How can our do-nothing Congress respond to the needs of the 99 percent? The first step is to do nothing and let the Bush-Obama tax cuts expire.
The Occupy Wall Street protesters could not have picked a better target.
The U.S. financial industry, symbolically headquartered around that Lower Manhattan street named for a "earthen wall" in 17th century New Amsterdam, epitomizes everything that is wrong with America today. For years, bankers got spectacularly rich manufacturing toxic securities and passing them off onto unsuspecting customers. Then they blew up their own banks, forcing the federal government to bail them out. Now, with long-term unemployment at a record high, the financial sector has not only returned to record profitability, but also, its twenty-somethings are publicly complaining about making less than $500,000 per year.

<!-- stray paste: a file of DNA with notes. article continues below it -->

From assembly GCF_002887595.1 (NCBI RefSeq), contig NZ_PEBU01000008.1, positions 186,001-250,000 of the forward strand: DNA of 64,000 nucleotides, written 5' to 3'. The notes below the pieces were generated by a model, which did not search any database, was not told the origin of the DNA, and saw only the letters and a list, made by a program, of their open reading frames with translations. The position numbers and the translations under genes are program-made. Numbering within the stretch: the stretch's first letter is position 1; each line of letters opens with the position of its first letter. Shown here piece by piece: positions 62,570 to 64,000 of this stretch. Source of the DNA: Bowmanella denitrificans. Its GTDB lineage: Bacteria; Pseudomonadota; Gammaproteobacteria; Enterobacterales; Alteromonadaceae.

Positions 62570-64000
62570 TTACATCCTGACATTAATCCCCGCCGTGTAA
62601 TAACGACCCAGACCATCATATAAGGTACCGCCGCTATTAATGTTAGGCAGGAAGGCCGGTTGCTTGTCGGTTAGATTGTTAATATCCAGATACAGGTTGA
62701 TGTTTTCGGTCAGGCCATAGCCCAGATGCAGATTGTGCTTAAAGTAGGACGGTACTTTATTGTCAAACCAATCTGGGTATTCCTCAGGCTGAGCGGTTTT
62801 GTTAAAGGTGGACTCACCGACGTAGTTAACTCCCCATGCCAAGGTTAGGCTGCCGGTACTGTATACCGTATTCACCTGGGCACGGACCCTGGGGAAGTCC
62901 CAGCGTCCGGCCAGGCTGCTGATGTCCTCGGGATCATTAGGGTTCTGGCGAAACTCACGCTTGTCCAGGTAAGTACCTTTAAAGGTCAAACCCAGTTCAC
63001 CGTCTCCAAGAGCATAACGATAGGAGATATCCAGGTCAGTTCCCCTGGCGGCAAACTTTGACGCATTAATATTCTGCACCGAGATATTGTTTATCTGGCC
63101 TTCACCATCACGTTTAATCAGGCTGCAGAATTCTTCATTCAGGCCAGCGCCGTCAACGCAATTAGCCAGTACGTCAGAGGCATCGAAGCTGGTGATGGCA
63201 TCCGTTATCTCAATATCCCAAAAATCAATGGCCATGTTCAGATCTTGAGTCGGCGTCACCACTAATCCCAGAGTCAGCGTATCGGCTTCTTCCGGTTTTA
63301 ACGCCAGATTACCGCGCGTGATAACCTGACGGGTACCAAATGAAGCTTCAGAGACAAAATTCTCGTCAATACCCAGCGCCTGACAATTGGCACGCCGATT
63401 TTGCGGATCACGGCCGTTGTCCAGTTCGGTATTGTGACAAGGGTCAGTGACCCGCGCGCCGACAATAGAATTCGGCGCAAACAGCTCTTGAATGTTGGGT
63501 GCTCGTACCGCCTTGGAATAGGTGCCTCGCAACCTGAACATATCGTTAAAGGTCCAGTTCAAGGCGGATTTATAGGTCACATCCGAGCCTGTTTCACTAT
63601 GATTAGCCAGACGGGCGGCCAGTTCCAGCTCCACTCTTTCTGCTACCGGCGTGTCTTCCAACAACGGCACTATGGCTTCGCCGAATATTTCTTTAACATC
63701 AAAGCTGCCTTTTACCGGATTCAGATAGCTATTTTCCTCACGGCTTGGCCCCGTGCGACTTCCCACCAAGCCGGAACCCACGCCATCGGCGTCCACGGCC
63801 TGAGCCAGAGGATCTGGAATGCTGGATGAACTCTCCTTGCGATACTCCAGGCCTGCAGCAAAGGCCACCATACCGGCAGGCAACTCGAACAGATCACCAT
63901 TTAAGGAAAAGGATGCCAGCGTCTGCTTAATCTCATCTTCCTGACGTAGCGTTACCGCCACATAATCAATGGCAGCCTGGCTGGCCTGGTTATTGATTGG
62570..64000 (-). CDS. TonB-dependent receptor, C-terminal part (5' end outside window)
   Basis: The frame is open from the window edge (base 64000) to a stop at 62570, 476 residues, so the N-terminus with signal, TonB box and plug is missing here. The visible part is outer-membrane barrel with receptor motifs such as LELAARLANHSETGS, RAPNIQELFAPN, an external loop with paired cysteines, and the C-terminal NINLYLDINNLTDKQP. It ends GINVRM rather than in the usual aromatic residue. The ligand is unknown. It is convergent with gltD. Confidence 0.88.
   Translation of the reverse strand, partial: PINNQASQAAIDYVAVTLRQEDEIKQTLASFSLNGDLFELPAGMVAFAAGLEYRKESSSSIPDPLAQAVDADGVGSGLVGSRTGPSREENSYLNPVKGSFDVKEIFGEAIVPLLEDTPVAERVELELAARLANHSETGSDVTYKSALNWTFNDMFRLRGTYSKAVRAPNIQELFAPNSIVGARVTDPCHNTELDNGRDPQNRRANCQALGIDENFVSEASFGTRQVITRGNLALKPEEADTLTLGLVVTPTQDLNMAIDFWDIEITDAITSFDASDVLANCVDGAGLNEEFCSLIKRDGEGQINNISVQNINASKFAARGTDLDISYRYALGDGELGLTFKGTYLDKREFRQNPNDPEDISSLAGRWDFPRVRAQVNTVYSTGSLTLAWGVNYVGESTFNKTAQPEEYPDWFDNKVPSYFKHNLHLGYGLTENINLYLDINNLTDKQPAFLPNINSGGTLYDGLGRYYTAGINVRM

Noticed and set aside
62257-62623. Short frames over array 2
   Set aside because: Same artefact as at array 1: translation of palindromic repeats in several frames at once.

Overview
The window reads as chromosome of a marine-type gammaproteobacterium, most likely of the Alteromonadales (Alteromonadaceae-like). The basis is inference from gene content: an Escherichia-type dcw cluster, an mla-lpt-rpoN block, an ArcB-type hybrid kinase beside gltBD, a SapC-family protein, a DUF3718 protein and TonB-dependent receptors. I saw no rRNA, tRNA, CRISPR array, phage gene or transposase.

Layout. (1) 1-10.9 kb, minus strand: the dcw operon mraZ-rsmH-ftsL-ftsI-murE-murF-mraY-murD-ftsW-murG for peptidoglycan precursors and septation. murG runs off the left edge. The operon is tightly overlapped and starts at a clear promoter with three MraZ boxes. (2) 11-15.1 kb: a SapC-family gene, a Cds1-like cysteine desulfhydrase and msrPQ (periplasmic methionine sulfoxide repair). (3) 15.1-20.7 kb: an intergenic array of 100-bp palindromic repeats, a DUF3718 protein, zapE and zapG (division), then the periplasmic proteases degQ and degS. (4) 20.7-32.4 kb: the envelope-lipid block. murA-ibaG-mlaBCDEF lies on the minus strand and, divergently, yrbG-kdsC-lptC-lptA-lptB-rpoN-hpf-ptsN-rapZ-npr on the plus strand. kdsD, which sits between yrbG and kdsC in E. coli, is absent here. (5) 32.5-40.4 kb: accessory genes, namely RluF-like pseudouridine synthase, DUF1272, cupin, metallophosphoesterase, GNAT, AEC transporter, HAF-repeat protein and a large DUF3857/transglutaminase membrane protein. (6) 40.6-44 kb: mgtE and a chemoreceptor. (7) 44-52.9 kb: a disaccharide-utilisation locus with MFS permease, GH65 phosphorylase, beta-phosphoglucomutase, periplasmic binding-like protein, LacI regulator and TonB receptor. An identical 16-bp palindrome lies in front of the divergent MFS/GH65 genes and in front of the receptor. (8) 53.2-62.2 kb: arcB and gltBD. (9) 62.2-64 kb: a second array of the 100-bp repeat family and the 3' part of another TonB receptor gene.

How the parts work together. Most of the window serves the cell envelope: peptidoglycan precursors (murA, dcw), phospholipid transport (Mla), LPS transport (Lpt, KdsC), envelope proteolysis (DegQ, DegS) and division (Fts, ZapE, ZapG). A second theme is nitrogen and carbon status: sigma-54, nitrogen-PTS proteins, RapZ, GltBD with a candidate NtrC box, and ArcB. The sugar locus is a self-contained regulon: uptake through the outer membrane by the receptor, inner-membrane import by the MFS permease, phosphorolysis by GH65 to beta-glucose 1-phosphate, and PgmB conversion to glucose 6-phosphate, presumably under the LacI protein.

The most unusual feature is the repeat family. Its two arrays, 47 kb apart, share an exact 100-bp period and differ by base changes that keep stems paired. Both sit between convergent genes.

Wall Street is not the source of all evil, of course, and better financial regulation would not solve all the problems of inequality that Occupy Wall Street has brought to the public's attention. Look at the photos on the We Are the 99 Percent blog, and you can see that the problems are more complicated and diverse: no health insurance; unemployment or underemployment; high levels of debt, often because of student loans; houses in foreclosure; and, because of all that, a lack of funds to pay for housing, food, transportation, and health care. This is blog, not an official Census. But with 24 million people out of work or underemployed and 50 million people without health insurance, it seems like a fair cross-section of a troubled nation.